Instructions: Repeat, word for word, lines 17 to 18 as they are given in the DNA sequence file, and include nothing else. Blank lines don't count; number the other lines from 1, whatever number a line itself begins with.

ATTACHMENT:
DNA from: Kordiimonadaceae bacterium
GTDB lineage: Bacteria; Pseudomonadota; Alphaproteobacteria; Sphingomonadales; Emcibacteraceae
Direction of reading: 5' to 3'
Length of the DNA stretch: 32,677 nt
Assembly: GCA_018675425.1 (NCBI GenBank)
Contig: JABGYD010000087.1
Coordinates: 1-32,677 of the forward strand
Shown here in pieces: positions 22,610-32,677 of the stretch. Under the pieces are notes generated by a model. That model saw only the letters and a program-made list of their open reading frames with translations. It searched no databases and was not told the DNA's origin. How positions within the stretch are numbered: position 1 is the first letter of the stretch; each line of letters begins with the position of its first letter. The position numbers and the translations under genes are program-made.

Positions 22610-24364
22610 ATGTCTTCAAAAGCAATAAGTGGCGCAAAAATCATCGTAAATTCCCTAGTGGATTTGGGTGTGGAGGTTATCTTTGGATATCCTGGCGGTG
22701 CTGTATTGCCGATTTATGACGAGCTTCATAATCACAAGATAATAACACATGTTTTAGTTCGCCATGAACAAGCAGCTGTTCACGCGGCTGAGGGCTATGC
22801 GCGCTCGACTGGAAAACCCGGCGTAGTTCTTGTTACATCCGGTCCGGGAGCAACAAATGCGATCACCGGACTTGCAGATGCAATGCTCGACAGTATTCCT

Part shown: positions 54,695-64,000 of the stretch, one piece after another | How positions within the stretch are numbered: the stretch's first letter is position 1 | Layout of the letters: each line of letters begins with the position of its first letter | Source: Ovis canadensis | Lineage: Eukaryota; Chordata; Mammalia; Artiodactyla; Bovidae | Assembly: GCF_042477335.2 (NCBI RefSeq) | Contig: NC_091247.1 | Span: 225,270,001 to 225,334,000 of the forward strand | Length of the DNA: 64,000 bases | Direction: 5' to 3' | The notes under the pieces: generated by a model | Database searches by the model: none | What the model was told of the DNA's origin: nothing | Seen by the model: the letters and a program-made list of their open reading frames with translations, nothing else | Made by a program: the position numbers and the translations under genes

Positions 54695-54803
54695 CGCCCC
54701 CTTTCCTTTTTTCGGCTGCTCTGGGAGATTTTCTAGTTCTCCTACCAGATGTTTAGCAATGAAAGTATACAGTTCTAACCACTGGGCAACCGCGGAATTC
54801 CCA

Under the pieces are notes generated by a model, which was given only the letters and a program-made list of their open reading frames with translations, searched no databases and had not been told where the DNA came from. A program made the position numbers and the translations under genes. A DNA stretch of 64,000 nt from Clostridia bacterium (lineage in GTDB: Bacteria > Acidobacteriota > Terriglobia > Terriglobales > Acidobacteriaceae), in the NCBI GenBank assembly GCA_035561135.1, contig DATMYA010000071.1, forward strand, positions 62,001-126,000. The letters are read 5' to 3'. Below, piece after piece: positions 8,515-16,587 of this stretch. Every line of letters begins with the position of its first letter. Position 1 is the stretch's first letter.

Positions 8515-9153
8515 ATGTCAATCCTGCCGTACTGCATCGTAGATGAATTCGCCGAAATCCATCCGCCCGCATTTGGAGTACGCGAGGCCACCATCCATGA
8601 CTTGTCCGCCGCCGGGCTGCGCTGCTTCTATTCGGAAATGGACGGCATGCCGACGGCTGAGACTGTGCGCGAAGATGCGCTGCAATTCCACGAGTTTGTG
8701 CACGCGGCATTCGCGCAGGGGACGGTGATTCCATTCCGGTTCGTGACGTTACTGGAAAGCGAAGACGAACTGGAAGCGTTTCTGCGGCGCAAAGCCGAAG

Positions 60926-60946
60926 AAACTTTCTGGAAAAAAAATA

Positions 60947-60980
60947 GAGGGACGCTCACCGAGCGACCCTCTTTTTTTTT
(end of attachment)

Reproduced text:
54801 CCA

Under the pieces are notes generated by a model, which was given only the letters and a program-made list of their open reading frames with translations, searched no databases and had not been told where the DNA came from. A program made the position numbers and the translations under genes. A DNA stretch of 64,000 nt from Clostridia bacterium (lineage in GTDB: Bacteria > Acidobacteriota > Terriglobia > Terriglobales > Acidobacteriaceae), in the NCBI GenBank assembly GCA_035561135.1, contig DATMYA010000071.1, forward strand, positions 62,001-126,000. The letters are read 5' to 3'. Below, piece after piece: positions 8,515-16,587 of this stretch. Every line of letters begins with the position of its first letter. Position 1 is the stretch's first letter.